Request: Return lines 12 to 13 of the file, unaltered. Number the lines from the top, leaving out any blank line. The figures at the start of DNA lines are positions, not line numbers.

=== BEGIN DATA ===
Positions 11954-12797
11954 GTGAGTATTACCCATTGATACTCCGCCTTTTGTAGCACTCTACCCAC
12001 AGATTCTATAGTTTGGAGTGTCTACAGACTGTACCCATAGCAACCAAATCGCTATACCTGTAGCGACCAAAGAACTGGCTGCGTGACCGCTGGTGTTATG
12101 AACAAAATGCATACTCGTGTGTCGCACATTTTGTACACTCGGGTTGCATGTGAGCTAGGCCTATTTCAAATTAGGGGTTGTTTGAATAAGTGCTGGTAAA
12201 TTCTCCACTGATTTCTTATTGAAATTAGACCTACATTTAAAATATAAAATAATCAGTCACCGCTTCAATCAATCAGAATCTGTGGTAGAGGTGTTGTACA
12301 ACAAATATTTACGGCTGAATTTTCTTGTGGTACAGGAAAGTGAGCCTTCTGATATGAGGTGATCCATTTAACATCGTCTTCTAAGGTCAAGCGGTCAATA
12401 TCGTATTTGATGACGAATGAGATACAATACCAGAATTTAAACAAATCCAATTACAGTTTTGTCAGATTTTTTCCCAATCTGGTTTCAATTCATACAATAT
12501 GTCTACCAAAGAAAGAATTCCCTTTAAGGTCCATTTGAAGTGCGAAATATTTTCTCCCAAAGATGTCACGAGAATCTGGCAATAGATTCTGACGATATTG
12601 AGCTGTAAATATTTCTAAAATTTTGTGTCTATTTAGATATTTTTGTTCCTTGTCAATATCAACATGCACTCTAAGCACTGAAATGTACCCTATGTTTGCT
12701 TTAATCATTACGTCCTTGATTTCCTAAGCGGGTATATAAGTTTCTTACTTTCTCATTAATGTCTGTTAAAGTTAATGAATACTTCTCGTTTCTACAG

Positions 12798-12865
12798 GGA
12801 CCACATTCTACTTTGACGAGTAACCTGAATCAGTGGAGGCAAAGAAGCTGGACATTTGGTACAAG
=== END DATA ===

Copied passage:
12798 GGA
12801 CCACATTCTACTTTGACGAGTAACCTGAATCAGTGGAGGCAAAGAAGCTGGACATTTGGTACAAG